to face what has passed

as it now collides
with the present
and our time is filed
as misplaced moments.

The Fly

The fly hummed her old song of death
as she jacked in the room’s still air
in a quickened patrol overhead
of absurd dashes and acrobatics

I considered my chances of a kill
but her own sense of time saw me
in slow motion – a sweated animal
of missed flails and wrong swats

Then she was gone from my space
because death was not here – not yet
But she will endure and then retrace
her plotted flight to my last warm breath.

Pompey Love

Always third in line –
never really intended
such was my birth –
I am long disinherited

Time is our slipway –
greased for each build
It is a steep incline
for those low on love’s skills

Champagne in ribbons
burst on the bow
and then a spunked wave
to please the crowd

‘How long will it float?’
is not to be whispered –
‘Don’t curse the crew
an’ all who sail on er’

Their shouldered terrace –
my parents’ first home
still waiting to slip
into the port’s lapped foam

Across that hinterland
a tide of just-weds –
the wives of submariners –
a choice none understood

One night of holding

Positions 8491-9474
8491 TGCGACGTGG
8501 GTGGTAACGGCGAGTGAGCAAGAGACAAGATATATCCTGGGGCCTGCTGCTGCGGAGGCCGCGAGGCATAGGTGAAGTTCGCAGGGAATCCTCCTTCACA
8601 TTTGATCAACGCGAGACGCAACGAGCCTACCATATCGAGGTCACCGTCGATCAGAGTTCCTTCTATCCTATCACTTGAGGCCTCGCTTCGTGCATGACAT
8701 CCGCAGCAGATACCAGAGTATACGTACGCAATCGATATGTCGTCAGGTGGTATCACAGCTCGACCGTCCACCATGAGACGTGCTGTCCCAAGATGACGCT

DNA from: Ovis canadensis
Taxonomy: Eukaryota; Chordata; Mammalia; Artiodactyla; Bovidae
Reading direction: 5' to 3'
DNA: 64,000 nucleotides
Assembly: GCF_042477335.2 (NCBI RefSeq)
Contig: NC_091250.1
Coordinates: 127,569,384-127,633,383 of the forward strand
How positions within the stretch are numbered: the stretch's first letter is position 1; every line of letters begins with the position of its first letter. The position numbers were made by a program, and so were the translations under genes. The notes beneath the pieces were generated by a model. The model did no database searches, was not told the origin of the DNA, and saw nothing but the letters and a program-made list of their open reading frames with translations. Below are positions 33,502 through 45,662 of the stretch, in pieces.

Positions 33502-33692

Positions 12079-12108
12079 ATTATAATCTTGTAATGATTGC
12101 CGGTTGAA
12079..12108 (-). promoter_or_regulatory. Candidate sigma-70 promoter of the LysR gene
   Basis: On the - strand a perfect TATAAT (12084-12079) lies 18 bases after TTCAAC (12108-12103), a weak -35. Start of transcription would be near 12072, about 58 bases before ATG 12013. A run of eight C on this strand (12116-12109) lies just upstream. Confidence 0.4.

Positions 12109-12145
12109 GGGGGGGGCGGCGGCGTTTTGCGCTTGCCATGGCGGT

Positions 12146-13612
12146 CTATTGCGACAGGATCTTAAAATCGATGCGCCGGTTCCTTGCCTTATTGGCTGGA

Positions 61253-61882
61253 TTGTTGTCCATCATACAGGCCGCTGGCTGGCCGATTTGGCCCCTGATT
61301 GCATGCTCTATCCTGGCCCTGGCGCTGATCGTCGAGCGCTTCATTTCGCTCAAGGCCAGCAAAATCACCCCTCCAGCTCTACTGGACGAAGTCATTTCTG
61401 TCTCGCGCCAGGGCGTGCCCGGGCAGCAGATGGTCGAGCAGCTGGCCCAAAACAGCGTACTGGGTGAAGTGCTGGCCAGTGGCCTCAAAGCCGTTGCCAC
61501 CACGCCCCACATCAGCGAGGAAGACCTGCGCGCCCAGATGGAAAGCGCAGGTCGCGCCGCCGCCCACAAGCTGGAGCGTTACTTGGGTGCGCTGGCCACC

before his boat steamed –
it was sweated and lugged
til he heard her scream

The rude gulls returned
when ships broke the Atlantic –
they pull from tipped bins
a seamen’s tossed prophylactic.

Holding

There are ripe callouses
on one of my palms –
a furrow of skin
in my walking stick hand

My limbs are nettled –
a tease of scratches
which paint my shins
with blood-dried patches

The constant cut pain
scythes my stilly squalls –
‘Just a walk to Waitrose’
is a distance too cruel

I lie fixed by the duvet
that weighty cover
Here reduced by time –
my sadistic lover.

Catching Butterflies

To catch a butterfly
takes a lightness of hand
which I try to employ
whenever I can

The reminder chimes
for the civic hall meeting
where the Parkinson’s carers
do all the speaking

Their therapy stirred
into cups of weak tea
and we smile politely
at the speaker’s ill ease

I’ll be the youngest
at this month’s farce –
still able to hold
a life trapped by glass

Eclipse

I danced my weight home
to a no-eclipsed Moon
whilst reports of Her crimp
were reduced – removed

Her amber qualities
here timely-abused
by a shifted Earth’s
slow sun-spun cruise